machine, you have wide SCSI and over 100 MB RAM?" But the camera
I am working with is technologically capable of producing a single
photograph of over 1 GB in size (though I limit them to 410 MB to
parse in Photoshop, version 4 at that time; I do not know if Photoshop
5 can handle a larger file). The reason for the size is that we
are producing seamless 360 degree panoramas as well as circumferential
rollouts in turntable mode. Plans are to recreate certain items
of 6th century Maya sculpture at 1:1 original size (such as a stone
stelae 8 feet high and 36 inches wide). This is easy to do with
wide-format printer, but requires a good sized file. If you have
five versions of the file open for comparative purposes (possible
with dual 21" monitora) you need all the horsepower you can
have. As the saying goes, "you can never have too much RAM."
the section on Extras, same situation as in Chapter 5, on odds and
ends of equipment. I find a level 0 RAID
useful, and need 36 GB on line just for handling a single project.
You can't do that with MO disks (we tried with 4.6 GB disks; you
can only couple two units together simultaneously). You surely can't
do that with CD-ROM
either. An entire disk would be filled with just two files. The
section on RAM memory and scratch disks is back to the author's
strong point, basic Photoshop as software.
respect to using Norton Utilities, it is the international standard,
traditionally. FWB HardDrive (or HardDisk) ToolKit, however, is
the new kid on the block. Besides, Norton Utilities was specifically
stated to be not allowed in conjunction with the Adaptec Ultra 2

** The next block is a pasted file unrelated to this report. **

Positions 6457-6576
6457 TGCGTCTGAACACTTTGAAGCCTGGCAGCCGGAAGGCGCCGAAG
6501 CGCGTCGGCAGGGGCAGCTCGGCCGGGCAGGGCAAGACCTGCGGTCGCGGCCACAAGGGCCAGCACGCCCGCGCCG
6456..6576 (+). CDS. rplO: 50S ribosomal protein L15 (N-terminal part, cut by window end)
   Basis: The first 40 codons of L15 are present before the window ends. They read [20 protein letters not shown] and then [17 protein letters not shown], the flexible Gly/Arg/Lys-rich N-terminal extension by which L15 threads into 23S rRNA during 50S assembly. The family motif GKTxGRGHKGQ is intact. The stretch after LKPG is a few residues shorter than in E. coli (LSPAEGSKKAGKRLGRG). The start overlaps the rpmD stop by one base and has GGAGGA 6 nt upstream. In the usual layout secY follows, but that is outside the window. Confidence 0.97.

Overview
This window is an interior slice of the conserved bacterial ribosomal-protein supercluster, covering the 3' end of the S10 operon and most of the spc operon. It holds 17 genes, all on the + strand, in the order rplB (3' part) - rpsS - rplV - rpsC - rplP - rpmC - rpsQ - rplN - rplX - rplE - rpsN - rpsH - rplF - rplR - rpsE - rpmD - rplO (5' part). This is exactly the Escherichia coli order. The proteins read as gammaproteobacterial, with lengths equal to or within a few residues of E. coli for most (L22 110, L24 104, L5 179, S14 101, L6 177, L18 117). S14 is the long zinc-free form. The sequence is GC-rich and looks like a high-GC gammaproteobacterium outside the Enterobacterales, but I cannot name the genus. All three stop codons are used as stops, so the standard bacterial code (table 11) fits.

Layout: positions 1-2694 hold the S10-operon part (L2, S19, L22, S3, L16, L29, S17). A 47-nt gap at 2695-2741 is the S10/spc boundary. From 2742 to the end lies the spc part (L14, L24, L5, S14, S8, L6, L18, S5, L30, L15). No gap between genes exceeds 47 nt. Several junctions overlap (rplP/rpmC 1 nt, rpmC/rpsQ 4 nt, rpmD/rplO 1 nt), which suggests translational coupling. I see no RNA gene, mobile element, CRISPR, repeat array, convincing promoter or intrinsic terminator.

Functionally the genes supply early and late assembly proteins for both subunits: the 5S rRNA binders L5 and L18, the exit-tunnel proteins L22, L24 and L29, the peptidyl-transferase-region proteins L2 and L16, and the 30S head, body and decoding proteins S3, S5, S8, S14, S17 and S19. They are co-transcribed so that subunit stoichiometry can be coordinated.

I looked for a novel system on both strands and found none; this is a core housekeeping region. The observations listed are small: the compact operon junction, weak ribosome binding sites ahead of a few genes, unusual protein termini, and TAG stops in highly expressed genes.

and Remus softRAID system (told me by the technician when I bought
Work Routines always sounds like a good idea. You can acquire lots
of helpful tips from this section of the book. Monitor calibration
starts getting deep into heavy going. The section on Photoshop color
management gets over my head since even Adobe stumbled on this one,
and had to rush out version 5.0.2 before being lynched. All books
available on Photoshop naturally cover version 5, so it is all the
more confusing, since the changes of .0.2 are not addressed in the
rest of this chapter has quite a lot of important information, except
for the fact that now version 5.0.2 has changed the color spaces
again, so the reader may not know what parts of the description
of version 5.0 still pertain to 5.0.2. The overall information is
helpful for going to print. I guess I am always seeking a book with
information for desktop publishing, short-run, using a laser printer,
where there is no liquid ink, only toner powder. Considering how
much color laser has improved, and ink jet as well, more and more
people are going to be doing short-run printing on their own desktop,
so books devoted entire to printing inks might consider expanding
their coverage. Professors, for example, who need to print up handouts
for x-hundred students per semester. They are hardly going to sent
this to a printing press. Nowadays they can do it all in full color
with a color laser printer, especially now that 11x17" printers
are available they can collate the large sheets, fold them, and
they have a professional handbook in the format of a scholarly journal.
7, The Work Space
again is where you get your money's worth in tips, and why I recommend
this book for beginners and intermediate Photoshop users as well
as a good refresher for more advanced users if they want to fine
tune their abilities by learning from other masters, such as Evening.